Moore’s Law is a Factor in This

I remember when Derek Atkins was sending mail to the cypherpunks list, looking for hosts to dedicate to cracking RSA-129. I remember when they announced that “The Magic Words are Squeamish Ossifrage.” How it took 600 people with 1,600 machines months of work and then a Bell Labs supercomputer to work through the data. I had a fun little stroll down memory lane reading about average machines not having more than 16MB of ram, and how they borrowed a server with 2, later 3 900 MB disks. 129 decimal digits fits in 430 bits. The RSA-129 paper concludes:

We conclude that commonly-used 512-bit RSA moduli are vulnerable to any organization prepared to spend a few million dollars
and to wait a few months.

Fast-forwarding to this week, David Molnar mentions that “We’re living in the future now:”

The 512-bit RSA key used for signing applications and firmware updates for the TI-83 has been factored. By some person working on his or her own. With one computer.

David links to “Calculator hackers crack OS signing key, opening a closed platform,” and following links, we get to “fun number theory facts:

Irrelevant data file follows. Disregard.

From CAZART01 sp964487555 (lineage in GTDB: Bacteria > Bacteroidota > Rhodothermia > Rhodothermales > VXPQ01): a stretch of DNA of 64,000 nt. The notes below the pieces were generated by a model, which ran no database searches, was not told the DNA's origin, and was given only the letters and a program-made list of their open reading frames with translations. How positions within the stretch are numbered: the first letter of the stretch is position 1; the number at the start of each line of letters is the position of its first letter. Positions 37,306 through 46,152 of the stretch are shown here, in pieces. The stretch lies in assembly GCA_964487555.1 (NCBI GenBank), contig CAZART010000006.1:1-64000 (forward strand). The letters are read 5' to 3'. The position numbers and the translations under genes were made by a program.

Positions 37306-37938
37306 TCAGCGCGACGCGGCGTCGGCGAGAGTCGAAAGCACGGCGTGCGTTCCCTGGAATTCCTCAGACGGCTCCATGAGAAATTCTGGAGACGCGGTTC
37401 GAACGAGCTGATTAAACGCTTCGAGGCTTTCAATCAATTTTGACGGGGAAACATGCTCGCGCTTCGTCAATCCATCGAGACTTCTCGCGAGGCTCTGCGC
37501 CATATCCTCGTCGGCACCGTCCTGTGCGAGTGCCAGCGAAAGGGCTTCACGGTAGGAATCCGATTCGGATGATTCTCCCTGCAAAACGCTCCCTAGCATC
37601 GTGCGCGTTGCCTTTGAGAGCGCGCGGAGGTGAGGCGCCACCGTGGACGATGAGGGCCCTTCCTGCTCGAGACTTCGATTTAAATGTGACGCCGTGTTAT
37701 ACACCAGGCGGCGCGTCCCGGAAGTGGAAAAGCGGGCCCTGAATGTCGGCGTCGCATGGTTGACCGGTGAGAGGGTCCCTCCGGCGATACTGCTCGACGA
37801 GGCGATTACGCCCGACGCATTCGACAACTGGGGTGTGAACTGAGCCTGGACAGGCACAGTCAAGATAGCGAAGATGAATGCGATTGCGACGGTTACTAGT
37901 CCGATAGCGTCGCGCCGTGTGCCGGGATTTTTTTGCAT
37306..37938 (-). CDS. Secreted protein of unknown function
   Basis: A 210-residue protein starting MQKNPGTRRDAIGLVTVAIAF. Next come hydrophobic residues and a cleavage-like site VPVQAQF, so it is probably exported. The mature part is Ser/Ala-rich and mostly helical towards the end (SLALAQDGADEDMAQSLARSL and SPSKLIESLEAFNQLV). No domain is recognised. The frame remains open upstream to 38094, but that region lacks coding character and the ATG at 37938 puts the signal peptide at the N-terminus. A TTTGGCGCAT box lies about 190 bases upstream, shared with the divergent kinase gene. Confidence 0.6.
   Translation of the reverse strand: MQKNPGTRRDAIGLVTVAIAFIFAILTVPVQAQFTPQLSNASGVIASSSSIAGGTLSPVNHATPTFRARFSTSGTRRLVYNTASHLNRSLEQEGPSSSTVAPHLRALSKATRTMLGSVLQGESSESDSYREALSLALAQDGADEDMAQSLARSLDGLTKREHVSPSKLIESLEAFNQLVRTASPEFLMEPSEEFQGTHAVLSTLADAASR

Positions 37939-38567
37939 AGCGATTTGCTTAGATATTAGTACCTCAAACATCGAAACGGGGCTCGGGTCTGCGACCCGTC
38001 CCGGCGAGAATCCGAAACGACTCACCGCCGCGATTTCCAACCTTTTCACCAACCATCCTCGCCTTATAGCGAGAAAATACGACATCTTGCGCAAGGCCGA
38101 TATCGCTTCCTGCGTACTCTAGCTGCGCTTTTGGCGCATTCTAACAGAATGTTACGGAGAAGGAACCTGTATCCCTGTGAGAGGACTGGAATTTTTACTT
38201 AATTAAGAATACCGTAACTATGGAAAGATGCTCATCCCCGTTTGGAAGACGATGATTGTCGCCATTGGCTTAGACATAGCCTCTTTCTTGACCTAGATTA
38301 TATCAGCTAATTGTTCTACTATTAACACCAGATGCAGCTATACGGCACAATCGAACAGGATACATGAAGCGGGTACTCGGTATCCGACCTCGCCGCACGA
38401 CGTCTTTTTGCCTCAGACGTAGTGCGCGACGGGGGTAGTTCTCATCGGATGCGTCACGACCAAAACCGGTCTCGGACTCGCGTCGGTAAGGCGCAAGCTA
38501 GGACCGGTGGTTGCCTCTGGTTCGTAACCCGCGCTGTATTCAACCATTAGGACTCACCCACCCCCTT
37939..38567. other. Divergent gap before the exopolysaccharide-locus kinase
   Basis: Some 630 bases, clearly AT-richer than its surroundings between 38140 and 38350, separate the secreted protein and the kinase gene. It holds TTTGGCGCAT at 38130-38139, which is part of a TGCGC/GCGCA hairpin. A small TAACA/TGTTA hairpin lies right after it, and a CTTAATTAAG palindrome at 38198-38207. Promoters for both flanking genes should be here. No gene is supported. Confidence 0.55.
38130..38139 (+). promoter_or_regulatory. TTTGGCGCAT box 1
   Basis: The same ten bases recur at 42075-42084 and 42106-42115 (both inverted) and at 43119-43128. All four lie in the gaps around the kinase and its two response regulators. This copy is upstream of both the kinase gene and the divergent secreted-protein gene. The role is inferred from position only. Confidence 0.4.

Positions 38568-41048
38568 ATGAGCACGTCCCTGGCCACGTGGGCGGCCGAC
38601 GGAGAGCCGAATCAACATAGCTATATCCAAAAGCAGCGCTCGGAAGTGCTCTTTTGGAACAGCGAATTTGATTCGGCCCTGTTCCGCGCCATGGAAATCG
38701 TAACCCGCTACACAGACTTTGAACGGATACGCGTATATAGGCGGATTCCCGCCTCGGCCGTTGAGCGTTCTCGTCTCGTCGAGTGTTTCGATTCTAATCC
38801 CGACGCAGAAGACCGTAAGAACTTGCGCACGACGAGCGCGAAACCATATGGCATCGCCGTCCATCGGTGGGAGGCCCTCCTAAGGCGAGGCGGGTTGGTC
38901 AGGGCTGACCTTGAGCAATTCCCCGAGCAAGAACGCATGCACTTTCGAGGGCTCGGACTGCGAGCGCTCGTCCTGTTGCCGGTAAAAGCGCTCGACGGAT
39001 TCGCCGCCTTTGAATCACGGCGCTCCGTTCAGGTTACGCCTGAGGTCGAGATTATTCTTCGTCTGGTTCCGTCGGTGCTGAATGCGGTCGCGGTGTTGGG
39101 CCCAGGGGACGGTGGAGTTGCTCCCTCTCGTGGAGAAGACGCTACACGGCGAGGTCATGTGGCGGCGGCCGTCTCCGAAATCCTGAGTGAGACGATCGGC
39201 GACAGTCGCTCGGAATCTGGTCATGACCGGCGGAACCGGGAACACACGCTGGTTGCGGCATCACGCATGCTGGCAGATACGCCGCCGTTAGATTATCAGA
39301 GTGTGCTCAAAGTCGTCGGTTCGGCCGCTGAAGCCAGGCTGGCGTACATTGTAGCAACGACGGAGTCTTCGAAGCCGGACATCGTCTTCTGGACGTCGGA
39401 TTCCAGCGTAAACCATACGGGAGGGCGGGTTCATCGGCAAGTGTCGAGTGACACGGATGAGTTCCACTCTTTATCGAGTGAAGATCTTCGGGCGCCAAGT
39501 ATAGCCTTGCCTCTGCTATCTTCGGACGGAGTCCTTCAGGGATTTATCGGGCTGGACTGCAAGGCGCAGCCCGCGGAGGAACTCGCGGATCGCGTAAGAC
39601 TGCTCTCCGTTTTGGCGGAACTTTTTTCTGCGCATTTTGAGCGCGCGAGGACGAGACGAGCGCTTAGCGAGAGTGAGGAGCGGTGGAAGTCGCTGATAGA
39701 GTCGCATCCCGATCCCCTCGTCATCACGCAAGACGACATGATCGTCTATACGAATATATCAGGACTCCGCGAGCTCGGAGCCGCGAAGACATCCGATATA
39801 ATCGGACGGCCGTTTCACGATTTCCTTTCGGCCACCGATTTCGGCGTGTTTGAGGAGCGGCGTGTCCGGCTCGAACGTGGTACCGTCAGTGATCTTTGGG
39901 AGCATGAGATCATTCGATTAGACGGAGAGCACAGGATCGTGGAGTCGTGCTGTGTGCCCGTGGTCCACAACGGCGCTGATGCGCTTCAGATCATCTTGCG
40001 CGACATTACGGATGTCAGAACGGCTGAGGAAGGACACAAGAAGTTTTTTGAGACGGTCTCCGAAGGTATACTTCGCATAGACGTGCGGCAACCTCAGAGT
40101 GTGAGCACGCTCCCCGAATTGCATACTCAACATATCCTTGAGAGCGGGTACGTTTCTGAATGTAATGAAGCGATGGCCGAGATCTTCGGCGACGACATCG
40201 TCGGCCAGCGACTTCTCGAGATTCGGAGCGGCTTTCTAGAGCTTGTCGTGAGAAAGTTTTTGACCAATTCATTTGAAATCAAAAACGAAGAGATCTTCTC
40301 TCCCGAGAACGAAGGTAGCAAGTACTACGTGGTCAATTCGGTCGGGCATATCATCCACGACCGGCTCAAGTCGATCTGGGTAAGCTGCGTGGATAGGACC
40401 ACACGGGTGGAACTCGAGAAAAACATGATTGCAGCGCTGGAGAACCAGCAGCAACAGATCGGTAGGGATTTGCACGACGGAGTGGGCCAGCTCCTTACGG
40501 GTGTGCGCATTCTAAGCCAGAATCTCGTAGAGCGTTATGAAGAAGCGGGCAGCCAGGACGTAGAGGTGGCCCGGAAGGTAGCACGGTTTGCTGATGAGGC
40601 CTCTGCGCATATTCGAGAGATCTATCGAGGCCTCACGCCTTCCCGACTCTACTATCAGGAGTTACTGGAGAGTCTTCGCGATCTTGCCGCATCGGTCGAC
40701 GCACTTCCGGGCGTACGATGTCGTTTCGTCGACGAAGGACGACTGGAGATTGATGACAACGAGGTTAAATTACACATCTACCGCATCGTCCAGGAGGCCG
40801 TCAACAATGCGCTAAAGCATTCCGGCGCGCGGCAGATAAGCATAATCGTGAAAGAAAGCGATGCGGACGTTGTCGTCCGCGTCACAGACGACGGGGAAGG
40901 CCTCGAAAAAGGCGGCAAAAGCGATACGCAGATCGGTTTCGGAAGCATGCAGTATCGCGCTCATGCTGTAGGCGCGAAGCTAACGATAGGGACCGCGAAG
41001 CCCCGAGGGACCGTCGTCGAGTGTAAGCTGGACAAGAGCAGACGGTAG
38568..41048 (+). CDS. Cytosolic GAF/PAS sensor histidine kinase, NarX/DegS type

Gentlemen,

A mathematical morsel for your entertainment and edification.

The number
6,857,599,914,349,403,977,654,744,967,
172,758,179,904,114,264,612,947,326,
127,169,976,133,296,980,951,450,542,
789,808,884,504,301,075,550,786,464,
802,304,019,795,402,754,670,660,318,
614,966,266,413,770,127


is the product of
5,174,413,344,875,007,990,519,123,187,
618,500,139,954,995,264,909,695,897,
020,209,972,309,881,454,541


and
1,325,290,319,363,741,258,636,842,042,
448,323,483,211,759,628,292,406,959,
481,461,131,759,210,884,908,747.

3 thoughts on “Moore’s Law is a Factor in This

  1. Pretty cool. I remember implementing the RSA algorithm on a TI-57 calculator back in 1979, but the keys I could handle were even shorter than this.
    Of course it would have been really cool if they had managed to factor the key using a TI-83 calculator 🙂

  2. Have you noticed that these numbers have been taken down elsewhere via (probably spurious) DMCA takedowns? Just curious what you’ll do if you get one of those…

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